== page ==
Database Structure

FIG. 2 is a database diagram illustrating an exemplary database 23, maintained by and accessed via the database engine server 22, which at least partially implements and supports the auction facility 10. Database engine server 22 includes an irregular activity monitoring system 27 which performs algorithms to remove irregular and suspect data items from data representations, as described below with reference to FIGS. 4–8.

The database 23 may, in one embodiment, be implemented as a relational database, and includes a number of tables having entries, or records, that are linked by indices and keys. In an alternative embodiment, the database 23 may be implemented as collection of objects in an object-oriented database.

Database 23 includes an item table 40, which contains a record for each item being auctioned on the auction facility 10. An item record in item table 40 may include, inter alia, an identification number, a marketplace indicator, sale type, title, location, seller, owner, category, quantity, bid count, sale start date, sale end date, highest bidder identification, billing currency, etc. The database 23 also includes an item ended table 42, linked to the item table 40, and an item archived table 44, linked to the item ended table 42. Each item from item table 40 is moved to the item ended table 42 two to three days after the end of the auction for that item. Each item from item ended table 42 is moved to item archived table 44 three months after the end of the auction for that item.

The item table 40 is also linked to item description table 50 and item description ended 52. Item description table 50, item description ended table 52 and item description archived table 54 may each include, inter alia, a description of each item in the item table, an identification for the item and a marketplace indicator for the item. Each item description from item description table 50 is moved to the item description ended table 52 two to three days after the end of the auction for that item. Each item description from item description ended table 52 is moved to item description archived table 54 three months after the end of the auction for that item.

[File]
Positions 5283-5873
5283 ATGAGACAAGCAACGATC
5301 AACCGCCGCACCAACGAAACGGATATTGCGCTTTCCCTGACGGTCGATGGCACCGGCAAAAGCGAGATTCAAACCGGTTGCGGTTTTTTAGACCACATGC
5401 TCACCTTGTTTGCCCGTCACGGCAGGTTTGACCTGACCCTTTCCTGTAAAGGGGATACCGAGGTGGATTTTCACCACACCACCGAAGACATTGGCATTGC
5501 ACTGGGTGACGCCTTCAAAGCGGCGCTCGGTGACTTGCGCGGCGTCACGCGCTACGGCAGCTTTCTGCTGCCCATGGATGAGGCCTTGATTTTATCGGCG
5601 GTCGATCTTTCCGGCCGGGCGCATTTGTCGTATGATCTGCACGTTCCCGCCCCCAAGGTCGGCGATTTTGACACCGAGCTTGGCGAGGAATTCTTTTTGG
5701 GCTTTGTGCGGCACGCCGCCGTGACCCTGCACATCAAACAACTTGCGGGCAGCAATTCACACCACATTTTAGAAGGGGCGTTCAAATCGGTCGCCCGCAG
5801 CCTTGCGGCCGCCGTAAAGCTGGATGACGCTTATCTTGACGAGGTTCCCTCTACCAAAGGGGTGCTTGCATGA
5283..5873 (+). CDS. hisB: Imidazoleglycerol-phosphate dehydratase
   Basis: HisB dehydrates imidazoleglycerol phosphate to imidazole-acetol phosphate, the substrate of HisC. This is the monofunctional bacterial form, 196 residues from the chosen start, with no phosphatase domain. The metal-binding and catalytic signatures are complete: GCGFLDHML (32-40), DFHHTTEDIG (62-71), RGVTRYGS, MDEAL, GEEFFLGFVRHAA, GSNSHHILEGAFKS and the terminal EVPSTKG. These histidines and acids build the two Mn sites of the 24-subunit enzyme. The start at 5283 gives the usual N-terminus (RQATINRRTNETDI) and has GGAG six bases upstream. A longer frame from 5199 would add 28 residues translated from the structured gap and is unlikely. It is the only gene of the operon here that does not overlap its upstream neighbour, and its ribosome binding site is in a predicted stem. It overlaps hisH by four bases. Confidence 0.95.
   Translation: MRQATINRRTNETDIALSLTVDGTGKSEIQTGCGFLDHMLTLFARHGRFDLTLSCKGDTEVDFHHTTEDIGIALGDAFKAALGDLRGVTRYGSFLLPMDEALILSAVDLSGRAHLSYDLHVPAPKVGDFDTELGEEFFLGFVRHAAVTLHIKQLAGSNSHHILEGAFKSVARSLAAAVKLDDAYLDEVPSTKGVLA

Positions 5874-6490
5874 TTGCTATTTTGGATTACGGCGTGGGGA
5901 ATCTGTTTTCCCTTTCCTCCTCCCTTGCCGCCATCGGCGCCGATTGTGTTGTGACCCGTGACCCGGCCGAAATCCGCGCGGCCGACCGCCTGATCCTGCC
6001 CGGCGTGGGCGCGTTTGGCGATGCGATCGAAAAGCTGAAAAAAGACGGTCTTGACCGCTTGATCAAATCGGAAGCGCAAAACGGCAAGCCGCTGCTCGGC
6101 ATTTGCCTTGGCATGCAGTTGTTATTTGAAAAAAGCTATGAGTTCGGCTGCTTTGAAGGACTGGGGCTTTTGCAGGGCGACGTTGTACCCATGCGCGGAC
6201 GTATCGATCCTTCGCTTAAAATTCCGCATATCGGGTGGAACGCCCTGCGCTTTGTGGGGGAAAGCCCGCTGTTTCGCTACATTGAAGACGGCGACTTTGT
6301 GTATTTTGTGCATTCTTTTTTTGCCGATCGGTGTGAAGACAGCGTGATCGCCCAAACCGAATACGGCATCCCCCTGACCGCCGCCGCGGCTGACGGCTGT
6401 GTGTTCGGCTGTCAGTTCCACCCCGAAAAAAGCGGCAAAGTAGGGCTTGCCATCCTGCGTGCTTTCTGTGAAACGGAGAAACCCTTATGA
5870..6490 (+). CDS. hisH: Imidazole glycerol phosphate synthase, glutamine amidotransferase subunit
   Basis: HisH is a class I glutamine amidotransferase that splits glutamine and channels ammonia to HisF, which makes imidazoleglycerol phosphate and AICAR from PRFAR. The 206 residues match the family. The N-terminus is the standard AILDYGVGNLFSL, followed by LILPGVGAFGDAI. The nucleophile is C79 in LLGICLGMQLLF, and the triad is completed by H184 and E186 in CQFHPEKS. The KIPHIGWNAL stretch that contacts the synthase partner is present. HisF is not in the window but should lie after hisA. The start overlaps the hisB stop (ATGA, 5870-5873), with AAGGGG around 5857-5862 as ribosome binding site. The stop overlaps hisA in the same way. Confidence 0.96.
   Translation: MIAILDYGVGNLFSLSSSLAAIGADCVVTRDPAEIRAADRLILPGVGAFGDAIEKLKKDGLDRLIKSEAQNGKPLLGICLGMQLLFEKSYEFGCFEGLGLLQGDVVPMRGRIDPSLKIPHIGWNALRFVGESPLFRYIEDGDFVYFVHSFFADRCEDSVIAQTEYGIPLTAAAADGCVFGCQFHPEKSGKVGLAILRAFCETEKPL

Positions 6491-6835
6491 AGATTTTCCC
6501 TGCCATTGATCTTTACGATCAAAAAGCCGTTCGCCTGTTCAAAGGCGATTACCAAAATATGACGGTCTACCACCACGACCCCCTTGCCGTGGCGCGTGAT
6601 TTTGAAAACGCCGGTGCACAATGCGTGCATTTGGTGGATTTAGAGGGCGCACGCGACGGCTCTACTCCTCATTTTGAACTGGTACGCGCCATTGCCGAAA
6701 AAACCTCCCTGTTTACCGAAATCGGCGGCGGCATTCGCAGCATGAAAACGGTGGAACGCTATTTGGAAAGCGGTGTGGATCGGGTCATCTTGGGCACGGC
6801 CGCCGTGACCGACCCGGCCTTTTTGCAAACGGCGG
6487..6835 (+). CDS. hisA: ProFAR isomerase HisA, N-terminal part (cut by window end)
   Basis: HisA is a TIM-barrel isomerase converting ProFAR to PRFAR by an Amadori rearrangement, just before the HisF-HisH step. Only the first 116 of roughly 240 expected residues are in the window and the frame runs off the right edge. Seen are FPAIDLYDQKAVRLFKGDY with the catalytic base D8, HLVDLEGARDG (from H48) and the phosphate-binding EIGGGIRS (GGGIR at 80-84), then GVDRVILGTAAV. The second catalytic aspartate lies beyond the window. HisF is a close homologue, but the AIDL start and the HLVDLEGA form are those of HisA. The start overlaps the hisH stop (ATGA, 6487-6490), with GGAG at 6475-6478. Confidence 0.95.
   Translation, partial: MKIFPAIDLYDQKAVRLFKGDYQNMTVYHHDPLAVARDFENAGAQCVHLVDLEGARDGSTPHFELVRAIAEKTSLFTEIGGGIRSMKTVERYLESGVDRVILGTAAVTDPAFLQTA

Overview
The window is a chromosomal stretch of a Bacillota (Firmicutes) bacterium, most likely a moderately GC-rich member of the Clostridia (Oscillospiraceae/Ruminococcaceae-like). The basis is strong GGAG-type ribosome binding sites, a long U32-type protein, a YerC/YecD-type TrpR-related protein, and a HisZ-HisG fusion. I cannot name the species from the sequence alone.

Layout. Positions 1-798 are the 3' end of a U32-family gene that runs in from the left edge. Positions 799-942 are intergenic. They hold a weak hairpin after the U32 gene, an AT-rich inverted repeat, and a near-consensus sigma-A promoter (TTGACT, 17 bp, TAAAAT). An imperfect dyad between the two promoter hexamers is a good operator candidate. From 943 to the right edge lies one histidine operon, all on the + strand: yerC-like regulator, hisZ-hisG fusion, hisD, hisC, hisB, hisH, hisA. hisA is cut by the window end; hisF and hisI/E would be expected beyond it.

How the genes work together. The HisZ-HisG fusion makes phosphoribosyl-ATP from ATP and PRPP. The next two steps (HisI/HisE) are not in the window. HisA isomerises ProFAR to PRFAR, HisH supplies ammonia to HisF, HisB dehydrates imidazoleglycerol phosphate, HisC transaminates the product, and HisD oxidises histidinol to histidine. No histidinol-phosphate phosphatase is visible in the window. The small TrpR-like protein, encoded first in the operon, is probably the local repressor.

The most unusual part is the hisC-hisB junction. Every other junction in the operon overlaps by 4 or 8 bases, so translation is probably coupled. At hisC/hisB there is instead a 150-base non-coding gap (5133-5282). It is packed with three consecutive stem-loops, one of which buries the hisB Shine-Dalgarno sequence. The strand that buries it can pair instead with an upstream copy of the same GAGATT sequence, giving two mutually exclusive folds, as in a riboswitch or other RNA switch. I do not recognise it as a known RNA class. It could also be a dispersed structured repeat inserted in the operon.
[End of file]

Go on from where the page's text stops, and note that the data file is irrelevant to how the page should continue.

A number of other tables are also shown to be linked to the item table 40, namely a transaction record table 200, a categories table 70 and an irregular item table 80. The irregular item table 80 may also be linked (not shown) to the transaction record table 200. Item information from item records in item table 40 is entered into transaction record table 200 upon the completion of a successful auction.

FIGS. 3a and 3b are diagrammatic representations of an exemplary embodiment of the transaction record table 300 that is populated with records, or entries, for completed, or ended, transactions (e.g., auctions) that have been facilitated by the auction facility 10. The table 300 includes an item identifier column 310 for each entry, and at least one price-based value column 320, 330 indicating, for example, the highest bid for the entry (or selling price) 320 or a fee, based on the highest bid 330, charged the seller by the network-based auction site 10. The item identifier entry may be an item number including a pointer to further item information in item table 40. The item information in item table 40 may include a pointer to category information in categories table 70.